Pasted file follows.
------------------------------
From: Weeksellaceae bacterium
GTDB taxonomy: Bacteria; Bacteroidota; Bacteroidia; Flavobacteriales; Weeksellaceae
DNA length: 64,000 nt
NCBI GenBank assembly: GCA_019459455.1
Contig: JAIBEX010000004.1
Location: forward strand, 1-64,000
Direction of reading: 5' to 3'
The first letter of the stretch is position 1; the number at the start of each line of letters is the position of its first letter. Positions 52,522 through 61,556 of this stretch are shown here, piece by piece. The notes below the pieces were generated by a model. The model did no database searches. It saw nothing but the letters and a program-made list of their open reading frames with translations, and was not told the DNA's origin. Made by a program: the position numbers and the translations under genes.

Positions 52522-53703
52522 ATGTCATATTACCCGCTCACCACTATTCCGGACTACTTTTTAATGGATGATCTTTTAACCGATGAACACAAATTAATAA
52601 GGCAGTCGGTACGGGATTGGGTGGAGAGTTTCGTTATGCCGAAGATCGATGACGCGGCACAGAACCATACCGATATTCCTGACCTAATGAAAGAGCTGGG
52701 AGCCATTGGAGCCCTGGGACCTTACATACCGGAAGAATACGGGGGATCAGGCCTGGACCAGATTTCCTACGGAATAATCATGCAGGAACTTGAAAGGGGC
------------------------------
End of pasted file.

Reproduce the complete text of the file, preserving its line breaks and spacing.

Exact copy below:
From: Weeksellaceae bacterium
GTDB taxonomy: Bacteria; Bacteroidota; Bacteroidia; Flavobacteriales; Weeksellaceae
DNA length: 64,000 nt
NCBI GenBank assembly: GCA_019459455.1
Contig: JAIBEX010000004.1
Location: forward strand, 1-64,000
Direction of reading: 5' to 3'
The first letter of the stretch is position 1; the number at the start of each line of letters is the position of its first letter. Positions 52,522 through 61,556 of this stretch are shown here, piece by piece. The notes below the pieces were generated by a model. The model did no database searches. It saw nothing but the letters and a program-made list of their open reading frames with translations, and was not told the DNA's origin. Made by a program: the position numbers and the translations under genes.

Positions 52522-53703
52522 ATGTCATATTACCCGCTCACCACTATTCCGGACTACTTTTTAATGGATGATCTTTTAACCGATGAACACAAATTAATAA
52601 GGCAGTCGGTACGGGATTGGGTGGAGAGTTTCGTTATGCCGAAGATCGATGACGCGGCACAGAACCATACCGATATTCCTGACCTAATGAAAGAGCTGGG
52701 AGCCATTGGAGCCCTGGGACCTTACATACCGGAAGAATACGGGGGATCAGGCCTGGACCAGATTTCCTACGGAATAATCATGCAGGAACTTGAAAGGGGC